Voice Over - Maybe No Requires a Garbage Can

I can not tell you how tempting it is to write several more weeks of organisational culture topics, but I think we’ll set that aside to marinate for a while. I’ve already received several outstanding and provocative responses. Join the club and send me an email on your thoughts about organisational culture and how to change it.

Instead, I’d like to revisit an old favourite, Just Say No.

I’m triggered a bit by a New York Times editorial by Tim Herrera. In particular, I got stuck on the quote: “If an opportunity inspires genuine excitement in you — whether it’s at work, in your personal life or anywhere else — then dive in 100 percent and don’t look back. But if that spark isn’t there, even if you’re pretty excited about it, it’s a no. The binary here is a little dramatic, sure, but the lesson is crucial: If you don’t love it, don’t do it.” And when I say stuck on this quote, I really want you to imagine a bicycle toodling happily down a street when suddenly the front mud spatter protector slides out of alignment, abruptly stops the front wheel and projects the hapless rider into a cactus patch by the side of the road. I’ve been picking prickles out of my brain ever since I first ran into it.

I wonder if we can practice saying no in little ways that gradually strengthen us to say no in the face of major impositions. I think I would start by saying no to all the non-sparkly crap that litters my home life.  For example, we could say no to things that used to be exciting but now bore us; They are the stubs of hobbies and passions but which no longer have any emotional power. Time for me to sell the flute, round-file the bike, and stop the Battle.net subscription. I need to unsubscribe to about 3 dozen podcasts, delete roughly 200 bookmarks from Chrome, and get rid of all the arts and crafts materials. We are barely scratching the surface of the many things I need to dump, and I’m already forced to re-evaluate my smug dismissal of the decluttering fad. If you find it hard to say no to people, say no instead to things that get in the way, take up space, gather dust, or make you feel vaguely guilty when you look at them.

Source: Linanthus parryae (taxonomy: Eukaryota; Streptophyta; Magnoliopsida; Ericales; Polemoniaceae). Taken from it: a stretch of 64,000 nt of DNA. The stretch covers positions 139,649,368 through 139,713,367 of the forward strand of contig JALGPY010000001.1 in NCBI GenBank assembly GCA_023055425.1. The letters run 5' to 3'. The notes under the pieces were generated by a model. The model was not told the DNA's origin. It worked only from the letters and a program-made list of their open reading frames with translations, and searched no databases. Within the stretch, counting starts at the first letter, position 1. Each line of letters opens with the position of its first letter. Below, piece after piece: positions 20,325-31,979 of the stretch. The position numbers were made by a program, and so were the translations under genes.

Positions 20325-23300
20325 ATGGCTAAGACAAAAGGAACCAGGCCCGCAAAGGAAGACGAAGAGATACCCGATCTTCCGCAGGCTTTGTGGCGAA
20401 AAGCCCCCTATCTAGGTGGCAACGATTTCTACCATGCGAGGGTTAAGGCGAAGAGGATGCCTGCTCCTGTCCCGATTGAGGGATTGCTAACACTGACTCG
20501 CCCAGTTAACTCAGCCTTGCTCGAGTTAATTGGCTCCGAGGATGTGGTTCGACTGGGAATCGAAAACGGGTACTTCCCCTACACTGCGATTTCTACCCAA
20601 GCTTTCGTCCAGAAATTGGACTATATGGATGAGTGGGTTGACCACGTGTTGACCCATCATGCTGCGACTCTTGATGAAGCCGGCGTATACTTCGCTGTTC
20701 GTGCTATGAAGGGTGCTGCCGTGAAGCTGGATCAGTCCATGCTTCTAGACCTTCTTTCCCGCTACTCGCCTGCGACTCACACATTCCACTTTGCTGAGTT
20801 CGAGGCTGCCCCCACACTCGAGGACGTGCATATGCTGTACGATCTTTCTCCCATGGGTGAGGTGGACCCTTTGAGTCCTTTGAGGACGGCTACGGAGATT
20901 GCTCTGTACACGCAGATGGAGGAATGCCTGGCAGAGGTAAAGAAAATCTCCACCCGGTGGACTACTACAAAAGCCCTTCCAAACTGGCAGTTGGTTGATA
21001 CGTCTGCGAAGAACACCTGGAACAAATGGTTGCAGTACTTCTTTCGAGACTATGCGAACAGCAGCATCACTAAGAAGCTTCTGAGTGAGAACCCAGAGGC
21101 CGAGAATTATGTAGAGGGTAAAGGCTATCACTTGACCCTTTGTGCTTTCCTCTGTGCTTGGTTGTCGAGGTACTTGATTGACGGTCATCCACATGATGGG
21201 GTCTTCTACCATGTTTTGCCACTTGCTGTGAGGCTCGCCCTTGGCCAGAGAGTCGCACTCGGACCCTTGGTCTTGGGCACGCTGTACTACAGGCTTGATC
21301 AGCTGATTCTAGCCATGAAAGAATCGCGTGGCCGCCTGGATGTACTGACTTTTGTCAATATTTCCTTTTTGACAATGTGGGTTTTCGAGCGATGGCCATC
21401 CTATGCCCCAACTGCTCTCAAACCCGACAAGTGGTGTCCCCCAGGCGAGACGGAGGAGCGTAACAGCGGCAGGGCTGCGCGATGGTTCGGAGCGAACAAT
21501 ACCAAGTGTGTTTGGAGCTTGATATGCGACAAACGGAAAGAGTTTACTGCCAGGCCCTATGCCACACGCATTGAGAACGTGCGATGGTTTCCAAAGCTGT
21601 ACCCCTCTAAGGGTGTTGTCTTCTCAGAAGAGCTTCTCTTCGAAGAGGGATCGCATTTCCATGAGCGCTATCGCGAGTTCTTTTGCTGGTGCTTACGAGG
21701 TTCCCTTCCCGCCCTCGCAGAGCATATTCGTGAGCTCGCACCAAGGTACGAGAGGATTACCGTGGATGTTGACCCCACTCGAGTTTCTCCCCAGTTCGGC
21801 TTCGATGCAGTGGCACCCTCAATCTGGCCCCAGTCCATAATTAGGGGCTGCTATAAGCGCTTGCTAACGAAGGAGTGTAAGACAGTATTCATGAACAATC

We could then transition to the at home to do list. This is merely a physical (or online) manifestation of our obligations to ourselves and others. It is the actions we promised someone we could take. In Getting Things Done, there is a standing principle that during annual reviews, you should delete all tasks that have sat in your trusted to-do system for more than a year. These are aspirational tasks, and if you are honest with yourself, you aren’t going to do them. Maybe someday you will but if the motivation returns to learn how to play the flute, there are flute sellers. It is not helpful to see it in the to do list and instead generates a niggling obligation to say “No, not today” each and every time you glance at it. I have a feeling there will be a cascade effect here as decisions to slash out of the to do list will ripple into the physical world with another wave of closet purging. Pretty sure there are bags of quilting material under my bed that just got the hatchet if anyone wants them.

Now I have a few items on my to do list that are arguably aspirational, but against which I actually am making progress. It’s super slow, but it is happening. Be realistic though. Are you actually making any progress? If you care – if you truly felt that spark of genuine excitement – you would already be actively attempting to make that dream a reality. The advantage of this No is that it clears the space in your mind and your life for the things that are genuine and that you can progress. No to learning Chinese. No to a sewing a quilt for the guest bedroom. No in particular to all those ‘you should do this…’ ideas from well meaning people. No to writing a book about cruising. No to becoming a vlogger. No no no NO. Go away.